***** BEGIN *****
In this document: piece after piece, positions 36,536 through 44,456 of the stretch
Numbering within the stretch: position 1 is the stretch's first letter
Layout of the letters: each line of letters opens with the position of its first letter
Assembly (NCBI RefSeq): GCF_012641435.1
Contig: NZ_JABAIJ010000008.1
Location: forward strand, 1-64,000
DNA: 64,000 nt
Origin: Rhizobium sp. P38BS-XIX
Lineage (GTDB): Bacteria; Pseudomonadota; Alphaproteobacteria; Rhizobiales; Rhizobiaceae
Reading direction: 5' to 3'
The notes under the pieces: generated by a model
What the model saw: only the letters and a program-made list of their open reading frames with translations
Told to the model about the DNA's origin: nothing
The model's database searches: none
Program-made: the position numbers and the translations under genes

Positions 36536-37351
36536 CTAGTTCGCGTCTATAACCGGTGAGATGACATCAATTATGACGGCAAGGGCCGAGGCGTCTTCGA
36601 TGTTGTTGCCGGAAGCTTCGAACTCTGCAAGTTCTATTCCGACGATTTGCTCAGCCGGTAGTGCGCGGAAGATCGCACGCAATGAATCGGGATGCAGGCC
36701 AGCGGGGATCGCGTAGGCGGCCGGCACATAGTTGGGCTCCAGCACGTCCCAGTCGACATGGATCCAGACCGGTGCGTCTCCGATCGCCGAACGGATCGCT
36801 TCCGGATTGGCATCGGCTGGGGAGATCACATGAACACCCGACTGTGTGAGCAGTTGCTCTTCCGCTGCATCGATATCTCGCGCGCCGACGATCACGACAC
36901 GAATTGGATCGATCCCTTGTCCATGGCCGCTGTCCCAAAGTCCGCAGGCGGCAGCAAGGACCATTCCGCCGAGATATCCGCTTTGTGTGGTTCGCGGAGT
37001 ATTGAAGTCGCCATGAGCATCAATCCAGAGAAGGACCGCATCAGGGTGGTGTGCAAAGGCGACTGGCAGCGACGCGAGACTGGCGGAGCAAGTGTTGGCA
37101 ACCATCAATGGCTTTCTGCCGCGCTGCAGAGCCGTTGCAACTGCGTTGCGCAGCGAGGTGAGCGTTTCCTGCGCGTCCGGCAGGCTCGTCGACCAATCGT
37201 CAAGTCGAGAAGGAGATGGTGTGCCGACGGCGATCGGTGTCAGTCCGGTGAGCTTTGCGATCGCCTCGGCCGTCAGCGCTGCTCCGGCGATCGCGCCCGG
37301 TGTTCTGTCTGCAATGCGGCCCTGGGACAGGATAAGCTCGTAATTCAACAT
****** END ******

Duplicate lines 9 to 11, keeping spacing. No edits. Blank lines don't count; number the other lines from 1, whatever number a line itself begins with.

Lineage (GTDB): Bacteria; Pseudomonadota; Alphaproteobacteria; Rhizobiales; Rhizobiaceae
Reading direction: 5' to 3'
The notes under the pieces: generated by a model